Beyond “Lack of Political Will”: Elaborating Political Economy Concepts to Advance “Thinking and Working Politically”; Comment on “Health Coverage and Financial Protection in Uganda: A Political Economy Perspective”

Document Type : Commentary


1 Department of Health Policy Planning and Management, Makerere University School of Public Health, Kampala, Uganda

2 Department of Public Health, Institute of Tropical Medicine, Antwerp, Belgium

3 Institute of Development Policy (IOB), University of Antwerp, Antwerp, Belgium


Political economy analysis (PEA) has been advanced as critical to understanding the political dimensions of policy change processes. However, political economy (PE) is not a theory on its own but draws on several concepts. Nannini et al, in concert with other scholars, emphasise that politics is characterised by conflict, contestation and negotiation over interests, ideas and power as various agents attempt to influence their context. This commentary reflects how Nannini et al wrestled with these PEA concepts - summarised in their conceptual framework used for PEA of the Ugandan case study on financial risk protection reforms. The central premise is that a common understanding of the PEA concepts (mainly structure-agency interactions, ideas, interests, institutions and power) forms a basis for strategies to advance thinking and working politically. Consequently, I generate several insights into how we can promote politically informed approaches to designing, implementing and evaluating policy reforms and development efforts.



There is an emerging consensus within the global community that politics matters in policy and development practice. In fact, in many instances, the lack of traction in the policy process has been explained in terms of ‘lack of political will.’1 However, such thinking has been rightly critiqued as simplistic1 and a lazy excuse for failure to perform political analysis.2 Hence, the increased rallying around the mantra- ‘thinking and working politically.’2 However, defining politics and related concepts is not straightforward.3

Nannini et al,4 in their paper on health financing reforms in Uganda, underscore the relevance of the political economy (PE) lens in understanding the dynamics of advancing universal health coverage aspirations. The authors applied a conceptual framework with several domains, including stakeholders and institutions, politics (interests and ideologies), policy implementation and outcomes. In this commentary, I advance that thinking and working politically starts with understanding, defining well and usefully differentiating the key PE analytical concepts.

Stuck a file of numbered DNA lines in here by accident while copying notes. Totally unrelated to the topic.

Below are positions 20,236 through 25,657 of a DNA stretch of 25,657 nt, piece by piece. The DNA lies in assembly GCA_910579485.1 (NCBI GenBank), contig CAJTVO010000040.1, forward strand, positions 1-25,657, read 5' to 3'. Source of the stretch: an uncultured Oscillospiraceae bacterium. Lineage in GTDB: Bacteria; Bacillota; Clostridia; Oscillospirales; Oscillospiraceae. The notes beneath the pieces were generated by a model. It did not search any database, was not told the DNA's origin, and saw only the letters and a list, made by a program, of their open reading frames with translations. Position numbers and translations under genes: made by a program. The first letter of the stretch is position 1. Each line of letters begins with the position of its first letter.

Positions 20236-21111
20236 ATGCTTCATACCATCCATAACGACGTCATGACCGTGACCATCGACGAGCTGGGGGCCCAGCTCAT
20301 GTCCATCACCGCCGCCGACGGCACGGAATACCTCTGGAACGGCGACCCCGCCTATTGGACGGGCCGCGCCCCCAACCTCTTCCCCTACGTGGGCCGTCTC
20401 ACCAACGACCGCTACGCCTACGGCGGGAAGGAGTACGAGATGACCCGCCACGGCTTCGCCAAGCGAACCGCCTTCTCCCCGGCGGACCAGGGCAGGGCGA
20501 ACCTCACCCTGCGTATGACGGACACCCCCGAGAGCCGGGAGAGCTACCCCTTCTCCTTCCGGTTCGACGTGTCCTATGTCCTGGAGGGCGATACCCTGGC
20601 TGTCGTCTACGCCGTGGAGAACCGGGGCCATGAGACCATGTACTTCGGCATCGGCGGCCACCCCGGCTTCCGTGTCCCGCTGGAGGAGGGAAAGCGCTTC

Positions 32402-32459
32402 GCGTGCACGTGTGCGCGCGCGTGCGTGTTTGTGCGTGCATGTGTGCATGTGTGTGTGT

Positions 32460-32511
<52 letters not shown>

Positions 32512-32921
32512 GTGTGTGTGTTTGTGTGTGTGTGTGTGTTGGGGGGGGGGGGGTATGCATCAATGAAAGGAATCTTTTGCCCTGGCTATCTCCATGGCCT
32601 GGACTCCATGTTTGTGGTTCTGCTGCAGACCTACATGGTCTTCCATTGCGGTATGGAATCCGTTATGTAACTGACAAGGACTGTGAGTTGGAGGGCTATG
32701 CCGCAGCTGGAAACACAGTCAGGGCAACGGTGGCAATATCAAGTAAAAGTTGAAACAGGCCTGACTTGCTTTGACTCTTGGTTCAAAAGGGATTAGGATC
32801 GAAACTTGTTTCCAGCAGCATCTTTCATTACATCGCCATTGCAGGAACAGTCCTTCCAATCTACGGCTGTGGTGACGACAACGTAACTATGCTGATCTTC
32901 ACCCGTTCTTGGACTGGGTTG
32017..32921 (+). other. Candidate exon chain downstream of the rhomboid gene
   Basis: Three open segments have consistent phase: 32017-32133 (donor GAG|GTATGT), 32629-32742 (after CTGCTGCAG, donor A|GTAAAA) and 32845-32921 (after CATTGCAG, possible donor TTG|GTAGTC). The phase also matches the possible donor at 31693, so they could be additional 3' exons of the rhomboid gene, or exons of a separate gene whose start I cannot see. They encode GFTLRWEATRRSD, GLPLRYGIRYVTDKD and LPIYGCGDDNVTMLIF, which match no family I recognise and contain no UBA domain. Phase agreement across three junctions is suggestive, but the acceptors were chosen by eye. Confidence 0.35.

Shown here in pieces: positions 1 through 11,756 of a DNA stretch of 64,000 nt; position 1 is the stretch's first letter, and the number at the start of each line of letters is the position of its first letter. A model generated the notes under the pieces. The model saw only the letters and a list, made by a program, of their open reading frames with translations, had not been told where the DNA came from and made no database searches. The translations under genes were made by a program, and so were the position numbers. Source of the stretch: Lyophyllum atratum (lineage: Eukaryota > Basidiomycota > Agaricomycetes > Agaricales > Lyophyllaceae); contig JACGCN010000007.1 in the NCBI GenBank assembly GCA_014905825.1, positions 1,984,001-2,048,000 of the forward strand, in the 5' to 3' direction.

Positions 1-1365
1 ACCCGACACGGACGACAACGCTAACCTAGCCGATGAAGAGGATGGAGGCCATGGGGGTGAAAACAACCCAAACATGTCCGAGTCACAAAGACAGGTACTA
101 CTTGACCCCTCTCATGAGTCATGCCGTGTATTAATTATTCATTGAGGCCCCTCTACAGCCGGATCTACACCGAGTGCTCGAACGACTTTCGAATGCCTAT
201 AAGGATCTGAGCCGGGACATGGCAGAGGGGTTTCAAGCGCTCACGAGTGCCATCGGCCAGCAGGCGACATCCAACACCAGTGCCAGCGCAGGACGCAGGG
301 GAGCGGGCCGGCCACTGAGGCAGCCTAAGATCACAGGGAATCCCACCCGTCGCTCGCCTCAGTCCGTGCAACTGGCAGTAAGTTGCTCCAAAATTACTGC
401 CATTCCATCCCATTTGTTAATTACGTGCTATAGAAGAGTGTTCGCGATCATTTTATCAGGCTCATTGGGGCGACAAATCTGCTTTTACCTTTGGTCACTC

Hudson and Leftwich’s2 definition of politics spotlights the difficulties in unpacking this concept. Accordingly, politics can be understood as the interaction of the

…structures, institutions and operation of power and how it is used in the competition, conflict and deliberation over ideas, interests, values and preferences; where different individuals, groups, organisations and coalitions contest or cooperate over resources, rights, public rules and duties, and self-interest; where deals are struck, and alliances made or broken; and where establishing, maintaining or transforming political settlements, institutions and policies is an ongoing process” (p. 5).

From this complex but comprehensive definition, we can delineate that the political process is characterised by the (1) complex operation and interaction of different forms and sources of power and (2) influence of structures, ideas, institutions and interests5. However, one glaring observation is that Nannini et al started with a broad definition of politics only to reduce politics to two concepts (ideologies and interests). The rest of this paper attempts to refocus on the broad conception of politics by unpacking the notions of structure-agency relations, ideas, interests, institutions and power.

Structure-Agency Interactions

Nannini’s framework rightly gives actors (labelled stakeholders and institutions) a central role in their political economy analysis (PEA). However, we cannot delink PEA from the ‘structure-agency’ debates in social sciences that question the extent to which the observed outcomes (eg, change in behaviour, policies and actions) result from the context or actions of strategic actors.2,6 PEA explores the dynamic interaction between context and conduct. Nannini and colleagues4 demonstrated the actors and their respective influence through various actions in good detail. For example, they indicate how political actors supported user fees abolition in Uganda during an election cycle. At the same time, they highlighted how some actors (eg, employers) have actively opposed the introduction of the National Health Insurance Scheme (NHIS) in Uganda. Arguably, one of the most exciting parts is the “Politics for Health Financing” section, where these interactions between actors and the environment were analysed. They demonstrated how the PEA framework can help illuminate how agents (individuals, groups or organisations) act, considering the constraints and opportunities deriving from their local and broader conditions. To reinforce this logic, the following assertions grounded in social science theory are vital.2 First, the structure does not determine but shapes behaviours. Second, whereas agents work politically (make strategic decisions) to pursue their ideas and interests, they do so in a space of limited possibilities. Put simply, the structure is the medium for agency. Without structures, agents cannot act, and without agents, structures cease to exist.2 Understanding the bidirectional interaction between structure and agency is a precondition to working politically.